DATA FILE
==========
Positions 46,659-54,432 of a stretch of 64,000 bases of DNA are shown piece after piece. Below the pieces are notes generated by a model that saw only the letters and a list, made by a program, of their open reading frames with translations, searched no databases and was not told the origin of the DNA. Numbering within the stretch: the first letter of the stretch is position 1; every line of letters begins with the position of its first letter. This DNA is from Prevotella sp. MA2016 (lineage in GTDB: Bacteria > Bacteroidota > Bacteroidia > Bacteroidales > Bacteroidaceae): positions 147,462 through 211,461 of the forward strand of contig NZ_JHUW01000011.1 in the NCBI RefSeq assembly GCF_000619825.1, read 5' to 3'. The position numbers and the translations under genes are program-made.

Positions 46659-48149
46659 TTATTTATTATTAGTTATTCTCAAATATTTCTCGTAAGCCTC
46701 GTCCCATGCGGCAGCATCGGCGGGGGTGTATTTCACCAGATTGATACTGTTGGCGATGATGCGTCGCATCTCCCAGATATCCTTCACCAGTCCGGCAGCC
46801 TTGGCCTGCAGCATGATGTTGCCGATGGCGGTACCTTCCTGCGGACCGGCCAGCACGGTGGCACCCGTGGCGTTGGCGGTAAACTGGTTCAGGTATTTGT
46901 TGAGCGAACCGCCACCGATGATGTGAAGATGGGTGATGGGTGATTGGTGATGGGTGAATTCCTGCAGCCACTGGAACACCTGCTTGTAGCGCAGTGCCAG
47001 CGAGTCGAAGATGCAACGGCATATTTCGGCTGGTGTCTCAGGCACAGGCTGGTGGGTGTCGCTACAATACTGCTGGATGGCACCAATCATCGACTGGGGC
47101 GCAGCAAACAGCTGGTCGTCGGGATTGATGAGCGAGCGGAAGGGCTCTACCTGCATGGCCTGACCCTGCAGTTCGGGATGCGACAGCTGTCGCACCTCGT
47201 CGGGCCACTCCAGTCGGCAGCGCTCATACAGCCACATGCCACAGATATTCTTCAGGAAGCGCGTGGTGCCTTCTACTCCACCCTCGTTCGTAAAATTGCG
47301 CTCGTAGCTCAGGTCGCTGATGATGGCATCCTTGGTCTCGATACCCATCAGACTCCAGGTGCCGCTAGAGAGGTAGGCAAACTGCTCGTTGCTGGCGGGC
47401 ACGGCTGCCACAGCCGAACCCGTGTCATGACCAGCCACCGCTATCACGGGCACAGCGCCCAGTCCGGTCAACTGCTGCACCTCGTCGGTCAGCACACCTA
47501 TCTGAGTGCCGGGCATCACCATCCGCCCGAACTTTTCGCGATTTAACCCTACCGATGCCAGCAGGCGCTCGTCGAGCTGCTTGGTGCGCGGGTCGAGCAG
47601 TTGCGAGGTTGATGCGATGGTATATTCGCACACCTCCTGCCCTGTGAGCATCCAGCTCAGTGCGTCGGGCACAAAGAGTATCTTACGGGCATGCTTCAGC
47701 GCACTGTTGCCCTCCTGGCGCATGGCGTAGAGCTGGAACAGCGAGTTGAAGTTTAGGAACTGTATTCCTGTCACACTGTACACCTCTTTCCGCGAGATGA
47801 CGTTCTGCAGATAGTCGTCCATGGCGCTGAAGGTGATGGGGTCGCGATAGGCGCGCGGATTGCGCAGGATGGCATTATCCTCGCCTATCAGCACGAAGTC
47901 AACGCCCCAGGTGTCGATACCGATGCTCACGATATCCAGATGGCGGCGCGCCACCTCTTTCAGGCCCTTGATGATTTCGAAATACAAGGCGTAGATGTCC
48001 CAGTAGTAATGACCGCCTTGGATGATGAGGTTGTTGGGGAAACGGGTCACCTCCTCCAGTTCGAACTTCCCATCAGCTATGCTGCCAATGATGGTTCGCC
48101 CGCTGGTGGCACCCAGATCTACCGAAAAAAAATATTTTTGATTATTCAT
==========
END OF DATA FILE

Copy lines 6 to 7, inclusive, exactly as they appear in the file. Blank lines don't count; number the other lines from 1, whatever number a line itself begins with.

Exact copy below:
46901 TGAGCGAACCGCCACCGATGATGTGAAGATGGGTGATGGGTGATTGGTGATGGGTGAATTCCTGCAGCCACTGGAACACCTGCTTGTAGCGCAGTGCCAG
47001 CGAGTCGAAGATGCAACGGCATATTTCGGCTGGTGTCTCAGGCACAGGCTGGTGGGTGTCGCTACAATACTGCTGGATGGCACCAATCATCGACTGGGGC